Similarly showy, Red Russian Kale has dark green leaves with magenta and purple stems and veins. It’s sweet and mild with softer leaves. You might not need to destem, but it’s best to taste it before making the call. It can be eaten raw or cooked—though it won’t take long to cook—so prepare it according to any of the methods described in this article.

Where to find it? This type of kale is not as common as curly leaf, lacinato and baby kale. You’re most likely to find it when it’s in season locally. Look for it on either end of your growing season, since it’s a cold-weather crop. If you live in the Northern part of the country, spring and fall are when it’s most likely to be available at your grocery store or farmers market. If you find it, we recommend snapping it up—it’s the sweetest and possibly most versatile of the whole bunch.

Lacinato Kale

Also called Tuscan or Dinosaur Kale, this variety has long, narrow leaves with a bumpy, reptilian (hence the nickname “dinosaur”) texture. It is slightly softer than its cousin, curly kale, which makes it easy to cook with—though it can be eaten raw too. Here’s what we like to do with lacinato kale.

  • Stir it into a soup, stew, pasta or risotto, and you’ll find lacinato wilts nicely, without getting soggy. Its texture ends up tender but toothsome, but the best part of adding these green leaves to your pot is that they enhance the flavor of your dish. As the leaves wilt, they absorb tons of flavor from a brothy soup or hot pasta making each bite more vibrant and delicious.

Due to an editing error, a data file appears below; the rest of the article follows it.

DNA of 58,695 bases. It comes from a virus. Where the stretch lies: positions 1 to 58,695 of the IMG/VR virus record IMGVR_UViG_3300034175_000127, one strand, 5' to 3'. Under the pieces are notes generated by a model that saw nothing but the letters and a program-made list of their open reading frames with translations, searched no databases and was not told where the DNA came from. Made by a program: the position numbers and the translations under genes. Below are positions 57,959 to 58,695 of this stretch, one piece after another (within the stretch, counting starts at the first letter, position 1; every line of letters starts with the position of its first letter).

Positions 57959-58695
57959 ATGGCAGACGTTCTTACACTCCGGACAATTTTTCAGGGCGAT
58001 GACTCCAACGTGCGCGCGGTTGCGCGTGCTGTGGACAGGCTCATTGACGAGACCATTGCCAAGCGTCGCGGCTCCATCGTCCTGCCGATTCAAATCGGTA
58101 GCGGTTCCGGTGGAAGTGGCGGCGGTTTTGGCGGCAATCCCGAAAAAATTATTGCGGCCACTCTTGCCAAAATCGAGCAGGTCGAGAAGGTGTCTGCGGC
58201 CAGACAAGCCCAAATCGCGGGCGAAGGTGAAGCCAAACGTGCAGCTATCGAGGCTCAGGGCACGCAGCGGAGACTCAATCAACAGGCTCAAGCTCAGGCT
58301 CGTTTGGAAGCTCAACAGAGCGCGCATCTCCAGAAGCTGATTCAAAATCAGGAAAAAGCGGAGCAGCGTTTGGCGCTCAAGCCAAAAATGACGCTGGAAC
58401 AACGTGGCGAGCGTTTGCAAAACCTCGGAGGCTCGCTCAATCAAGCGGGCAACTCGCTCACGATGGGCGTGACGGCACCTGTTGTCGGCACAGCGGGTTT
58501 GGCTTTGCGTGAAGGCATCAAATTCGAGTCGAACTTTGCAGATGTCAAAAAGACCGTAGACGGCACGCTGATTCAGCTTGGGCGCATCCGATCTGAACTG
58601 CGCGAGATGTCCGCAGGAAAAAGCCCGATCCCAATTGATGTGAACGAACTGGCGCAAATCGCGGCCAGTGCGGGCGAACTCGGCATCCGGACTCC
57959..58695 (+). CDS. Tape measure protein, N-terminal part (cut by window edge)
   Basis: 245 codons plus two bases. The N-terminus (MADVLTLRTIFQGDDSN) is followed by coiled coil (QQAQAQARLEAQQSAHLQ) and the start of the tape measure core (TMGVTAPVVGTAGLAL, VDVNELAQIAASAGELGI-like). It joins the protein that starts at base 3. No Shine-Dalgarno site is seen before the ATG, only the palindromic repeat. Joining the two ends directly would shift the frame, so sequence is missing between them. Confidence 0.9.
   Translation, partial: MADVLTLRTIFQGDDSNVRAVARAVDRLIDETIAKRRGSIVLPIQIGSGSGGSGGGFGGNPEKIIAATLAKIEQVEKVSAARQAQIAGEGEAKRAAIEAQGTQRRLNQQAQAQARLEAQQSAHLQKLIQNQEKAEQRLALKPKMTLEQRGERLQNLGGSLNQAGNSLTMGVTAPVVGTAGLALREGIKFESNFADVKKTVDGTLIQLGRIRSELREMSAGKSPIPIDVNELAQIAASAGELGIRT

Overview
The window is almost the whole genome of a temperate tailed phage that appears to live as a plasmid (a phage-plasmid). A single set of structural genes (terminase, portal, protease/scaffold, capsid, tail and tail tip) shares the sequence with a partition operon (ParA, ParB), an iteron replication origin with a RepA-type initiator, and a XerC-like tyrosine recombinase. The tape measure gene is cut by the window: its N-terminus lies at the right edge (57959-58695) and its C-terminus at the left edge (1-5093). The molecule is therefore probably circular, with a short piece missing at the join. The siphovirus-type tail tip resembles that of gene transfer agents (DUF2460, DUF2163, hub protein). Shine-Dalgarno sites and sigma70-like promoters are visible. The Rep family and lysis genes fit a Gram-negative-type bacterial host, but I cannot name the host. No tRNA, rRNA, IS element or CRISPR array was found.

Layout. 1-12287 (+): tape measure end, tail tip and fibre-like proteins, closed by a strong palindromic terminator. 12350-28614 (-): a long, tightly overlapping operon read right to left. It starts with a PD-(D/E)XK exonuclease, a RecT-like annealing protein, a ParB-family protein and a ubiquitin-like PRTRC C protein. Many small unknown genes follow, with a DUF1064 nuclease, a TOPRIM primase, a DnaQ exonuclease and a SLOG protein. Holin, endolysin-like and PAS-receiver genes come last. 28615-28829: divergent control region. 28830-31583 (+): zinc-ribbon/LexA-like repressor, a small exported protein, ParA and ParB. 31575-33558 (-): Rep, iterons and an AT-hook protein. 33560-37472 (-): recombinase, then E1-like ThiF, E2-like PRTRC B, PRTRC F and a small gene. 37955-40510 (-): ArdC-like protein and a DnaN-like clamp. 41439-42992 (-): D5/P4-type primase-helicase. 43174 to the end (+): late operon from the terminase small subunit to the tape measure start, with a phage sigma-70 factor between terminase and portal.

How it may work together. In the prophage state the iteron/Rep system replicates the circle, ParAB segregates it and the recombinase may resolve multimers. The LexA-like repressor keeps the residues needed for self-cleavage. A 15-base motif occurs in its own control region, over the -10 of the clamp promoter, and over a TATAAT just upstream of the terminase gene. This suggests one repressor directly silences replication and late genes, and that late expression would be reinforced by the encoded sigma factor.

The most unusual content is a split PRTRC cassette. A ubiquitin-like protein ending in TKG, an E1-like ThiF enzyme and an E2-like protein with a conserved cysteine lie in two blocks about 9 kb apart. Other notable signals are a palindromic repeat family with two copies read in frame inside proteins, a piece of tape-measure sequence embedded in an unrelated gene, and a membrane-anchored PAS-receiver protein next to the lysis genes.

• Massage it to make a salad that can survive a night in the fridge without turning soggy—even after being dressed. It’s a simple two- to three-minute task that’s exactly what it sounds like: Kneading the leaves to make them more tender; you’ll know they’re ready when they’ve turned a darker shade of green. Massage the leaves on their own or take this opportunity to boost their flavor by massaging them with lemon, olive oil and any other seasonings you desire. Note, you can also massage curly and redbor kale for salad, but for best results you’ll want to take the latter approach of massing with lemon or another acid that can help break down the fibrous leaves.

mixing kale

Where to find it? In the produce section of your grocery store, lacinato kale is usually sold in bunches among the romaine and other greens. Sometimes, it’s also available washed and prepped in bags or clamshells. It’s probably second to curly-leaf kale in popularity but definitely widely available year-round.

Baby Kale

Prior to maturity, kale leaves are smaller and more tender. They’re oval-shaped and look similar to baby spinach leaves, except their leaves have a scalloped edge—the beginning of their curly trim. The texture is not as soft as baby spinach but not as crunchy as mature kale. These leaves are great eaten raw—no massaging necessary. You can also cook them, though be aware that won’t take long. Here’s how we like to use baby kale.

  • Raw, it makes a great salad. Use it in place of any type of salad green, and you won’t be disappointed. These baby greens have a nice texture that won’t be too crunchy or bitter, even for children and those who have more sensitive palates.